Outside of intent, it's important to consider Wanda's experiences when evaluating her actions. Wanda comes from a very traumatic background. Her home country was ravaged by war, courtesy of the United States and specifically Stark Industries weaponry, and her parents died quite literally in front of her when their home was bombed as a child. This experience would impact anyone, even more so a child.  Adverse childhood experiences, or ACEs, have a tremendous impact on a person's future in nearly many ways, from both physical and mental health to the likelihood of future victimization and traumatization. While it's impossible to know exactly what life experiences Wanda endured after her parents' death, it's possible that due to being orphaned at a young age and also ending up with HYDRA, Wanda's ACEs include physical and emotional abuse, neglect, and household dysfunction which would give her an approximate test score around a 5 — a score that has a serious impact on future behavior and health. None of that is to say that Wanda's trauma is an excuse for her behavior, but it's certainly a factor. It explains why her rational thinking skills may differ from others, why her response to loss may be more extreme than someone else's, and why she may not have the best grasp of her own powers — which, in turn, provides more nuance to her actions than just villainy.

We must also consider Wanda's own words with regard to her own actions. In fact, there is a bit of a double standard when it comes to perception of selfish or reckless behavior and the gender of the person carrying said behavior out. Doctor Strange and his decision to cast a spell in Spider-Man: No Way Home that he knew from the outset was dangerous and could go horribly awry was certainly, at a minimum, a bending of the rules, but that's also not the only example. Both Tony Stark and Steve Rogers have made some selfish choices that were overlooked simply because of who they are. Tony created a mess when he insisted on the reverse-Snap being carried out in a way that would bring everyone back but not interfere with his own happiness. But hey, he's a hero. Steve Rogers theoretically violated the rules of time travel and the use of the Time Stone by deciding to just stay in the past with Peggy Carter and while the world probably didn't break from that, it was still a gamble, and no one's calling him out for it. Both Steve and Tony specifically acted to either avoid pain or ease pain for themselves and neither of them had much thought about the impact on others. They aren't dissimilar to Wanda, but we're not calling them villains. There's a real difference in how all of these characters are perceived by the fans and in their own canon, and it's not hard to see why Wanda is singled out: she's not a man.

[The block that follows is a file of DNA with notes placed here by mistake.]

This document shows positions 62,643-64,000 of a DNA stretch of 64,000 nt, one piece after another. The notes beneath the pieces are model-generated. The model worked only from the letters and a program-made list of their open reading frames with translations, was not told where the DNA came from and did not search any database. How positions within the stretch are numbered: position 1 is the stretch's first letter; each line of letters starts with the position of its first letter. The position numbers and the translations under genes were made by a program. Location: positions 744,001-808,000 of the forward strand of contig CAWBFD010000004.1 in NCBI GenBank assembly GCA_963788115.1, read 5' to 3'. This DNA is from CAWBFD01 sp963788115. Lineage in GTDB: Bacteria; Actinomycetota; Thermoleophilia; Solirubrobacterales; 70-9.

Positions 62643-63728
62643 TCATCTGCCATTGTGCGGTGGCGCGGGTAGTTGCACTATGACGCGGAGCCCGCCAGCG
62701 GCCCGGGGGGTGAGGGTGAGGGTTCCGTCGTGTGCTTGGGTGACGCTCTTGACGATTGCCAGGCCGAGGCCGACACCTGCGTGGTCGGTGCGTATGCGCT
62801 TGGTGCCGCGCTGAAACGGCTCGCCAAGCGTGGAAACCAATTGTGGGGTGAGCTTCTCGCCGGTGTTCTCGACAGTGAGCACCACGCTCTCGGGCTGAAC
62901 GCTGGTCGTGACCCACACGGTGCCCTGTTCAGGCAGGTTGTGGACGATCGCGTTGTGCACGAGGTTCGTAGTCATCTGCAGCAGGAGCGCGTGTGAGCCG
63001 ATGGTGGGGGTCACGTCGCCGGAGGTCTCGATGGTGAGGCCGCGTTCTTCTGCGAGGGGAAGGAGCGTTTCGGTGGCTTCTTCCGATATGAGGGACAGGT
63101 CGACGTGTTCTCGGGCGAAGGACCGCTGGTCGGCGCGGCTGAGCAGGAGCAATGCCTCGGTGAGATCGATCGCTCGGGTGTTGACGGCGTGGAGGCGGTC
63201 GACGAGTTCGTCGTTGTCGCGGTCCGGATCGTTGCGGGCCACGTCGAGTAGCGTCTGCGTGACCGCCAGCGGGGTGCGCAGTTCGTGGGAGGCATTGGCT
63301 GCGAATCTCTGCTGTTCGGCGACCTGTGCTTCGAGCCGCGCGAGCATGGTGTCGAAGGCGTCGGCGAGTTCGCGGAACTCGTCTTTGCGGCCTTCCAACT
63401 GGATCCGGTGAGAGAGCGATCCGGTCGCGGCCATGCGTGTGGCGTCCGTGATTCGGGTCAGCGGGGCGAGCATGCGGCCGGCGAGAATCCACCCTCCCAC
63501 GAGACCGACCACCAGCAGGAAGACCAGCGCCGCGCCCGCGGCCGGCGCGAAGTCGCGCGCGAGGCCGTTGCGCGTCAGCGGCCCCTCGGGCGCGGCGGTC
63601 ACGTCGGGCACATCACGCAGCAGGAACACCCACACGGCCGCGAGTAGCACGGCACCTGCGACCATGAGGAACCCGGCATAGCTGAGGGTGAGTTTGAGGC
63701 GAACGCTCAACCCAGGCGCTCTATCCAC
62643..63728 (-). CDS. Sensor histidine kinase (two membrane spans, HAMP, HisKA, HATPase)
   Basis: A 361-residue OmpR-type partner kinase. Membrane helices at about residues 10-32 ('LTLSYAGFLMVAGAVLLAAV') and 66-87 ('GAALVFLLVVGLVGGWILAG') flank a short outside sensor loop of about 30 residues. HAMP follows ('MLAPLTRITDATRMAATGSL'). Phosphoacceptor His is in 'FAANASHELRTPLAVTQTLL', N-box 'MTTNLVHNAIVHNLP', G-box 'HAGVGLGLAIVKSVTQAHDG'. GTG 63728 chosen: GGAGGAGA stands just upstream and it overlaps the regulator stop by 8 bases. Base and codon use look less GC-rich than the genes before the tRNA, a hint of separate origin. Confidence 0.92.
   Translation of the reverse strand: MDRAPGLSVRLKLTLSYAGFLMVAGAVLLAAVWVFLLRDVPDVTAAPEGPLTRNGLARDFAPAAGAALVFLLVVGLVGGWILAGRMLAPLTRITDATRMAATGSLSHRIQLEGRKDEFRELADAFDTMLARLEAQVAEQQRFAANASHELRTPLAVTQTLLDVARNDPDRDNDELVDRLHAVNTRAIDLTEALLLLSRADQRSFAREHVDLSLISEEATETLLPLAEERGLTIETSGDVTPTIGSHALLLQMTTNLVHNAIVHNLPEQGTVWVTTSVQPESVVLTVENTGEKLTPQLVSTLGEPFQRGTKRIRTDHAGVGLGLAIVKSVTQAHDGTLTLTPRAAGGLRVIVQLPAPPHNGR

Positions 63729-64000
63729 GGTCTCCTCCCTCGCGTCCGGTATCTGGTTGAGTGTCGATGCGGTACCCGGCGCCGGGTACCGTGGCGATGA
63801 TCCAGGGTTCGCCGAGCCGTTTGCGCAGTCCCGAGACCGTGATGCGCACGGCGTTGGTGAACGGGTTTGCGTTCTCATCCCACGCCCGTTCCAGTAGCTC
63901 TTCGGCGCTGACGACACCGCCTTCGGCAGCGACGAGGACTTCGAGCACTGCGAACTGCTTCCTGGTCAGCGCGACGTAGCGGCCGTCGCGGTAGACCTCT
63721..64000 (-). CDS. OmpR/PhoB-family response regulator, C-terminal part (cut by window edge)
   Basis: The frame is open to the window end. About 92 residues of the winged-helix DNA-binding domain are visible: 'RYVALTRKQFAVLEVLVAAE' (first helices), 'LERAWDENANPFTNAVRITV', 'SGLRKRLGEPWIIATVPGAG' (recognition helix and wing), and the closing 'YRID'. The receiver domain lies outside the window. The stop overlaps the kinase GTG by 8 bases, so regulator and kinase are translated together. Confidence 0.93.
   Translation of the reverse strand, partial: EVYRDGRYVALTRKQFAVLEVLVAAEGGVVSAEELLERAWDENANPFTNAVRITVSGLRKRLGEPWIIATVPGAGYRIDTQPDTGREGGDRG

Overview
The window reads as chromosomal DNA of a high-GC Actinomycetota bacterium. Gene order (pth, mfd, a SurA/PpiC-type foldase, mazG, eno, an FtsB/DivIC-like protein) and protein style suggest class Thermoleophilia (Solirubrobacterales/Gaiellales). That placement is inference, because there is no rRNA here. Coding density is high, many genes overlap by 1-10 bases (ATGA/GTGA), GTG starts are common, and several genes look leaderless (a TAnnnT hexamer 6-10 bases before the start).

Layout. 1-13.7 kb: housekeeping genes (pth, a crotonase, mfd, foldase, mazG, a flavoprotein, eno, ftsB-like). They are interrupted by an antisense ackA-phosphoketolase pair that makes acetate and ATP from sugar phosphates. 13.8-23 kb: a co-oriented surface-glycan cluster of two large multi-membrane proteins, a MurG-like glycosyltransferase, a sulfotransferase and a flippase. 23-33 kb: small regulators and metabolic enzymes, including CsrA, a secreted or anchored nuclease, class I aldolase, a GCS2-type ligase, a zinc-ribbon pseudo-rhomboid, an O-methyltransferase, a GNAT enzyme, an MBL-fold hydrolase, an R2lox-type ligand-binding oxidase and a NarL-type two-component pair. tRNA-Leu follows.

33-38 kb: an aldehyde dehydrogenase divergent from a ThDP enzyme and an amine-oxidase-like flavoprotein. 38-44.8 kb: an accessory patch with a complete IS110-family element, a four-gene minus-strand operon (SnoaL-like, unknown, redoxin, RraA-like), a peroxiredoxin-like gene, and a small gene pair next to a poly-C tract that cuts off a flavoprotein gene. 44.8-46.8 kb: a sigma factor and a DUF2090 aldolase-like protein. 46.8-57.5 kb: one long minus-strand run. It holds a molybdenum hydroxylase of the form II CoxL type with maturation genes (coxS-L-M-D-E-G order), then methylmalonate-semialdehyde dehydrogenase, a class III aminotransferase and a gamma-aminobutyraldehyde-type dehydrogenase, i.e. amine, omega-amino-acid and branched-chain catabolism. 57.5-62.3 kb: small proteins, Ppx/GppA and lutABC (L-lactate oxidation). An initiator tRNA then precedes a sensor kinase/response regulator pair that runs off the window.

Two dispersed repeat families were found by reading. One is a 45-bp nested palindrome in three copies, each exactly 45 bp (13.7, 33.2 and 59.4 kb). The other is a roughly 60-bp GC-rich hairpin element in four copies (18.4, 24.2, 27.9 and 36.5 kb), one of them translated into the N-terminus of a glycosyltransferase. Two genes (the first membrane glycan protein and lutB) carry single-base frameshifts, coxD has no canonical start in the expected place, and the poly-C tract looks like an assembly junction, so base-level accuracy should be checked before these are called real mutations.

While all these previous points merit consideration, there could also be an actual story-based reason why Wanda isn't a villain. A fan theory that has quietly gained a bit of traction in the lead-up to Doctor Strange in the Multiverse of Madness is that Wanda wasn't entirely in control of her actions in Westview. Some have suggested that Wanda may have already been under the influence of the Darkhold, prompting the hex in the first place. With Wanda already grieving the loss of Vision — the only person in the world who cared about her — she would be extremely vulnerable to that kind of manipulation. There's already been a lot of speculation that there's some larger, darker force at play (all those Mephisto theories, anyone?) so it's not too much of a jump to consider the possibility that someone or something simply took advantage. That would make Wanda not a villain, but a victim herself. 

Be it by definition, intention, experience, misogyny, or even manipulation, the Wanda Maximoff/Scarlet Witch that we know from the primary reality of the MCU simply doesn't measure up as a villain. She's certainly done things with terrible outcomes — and to be clear, no one is saying that her actions should be without consequence — but to claim that she is a villain is a stretch. Instead, Wanda is a character who is very much still on a journey of growth, one where she's working to not only define who she really is, but also to become that best self. She's flawed, but ultimately leans towards doing what's right as she grows not only into her power, but into her place in the multiverse.

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Doctor Strange in the Multiverse of Madness will arrive in theaters on May 6th.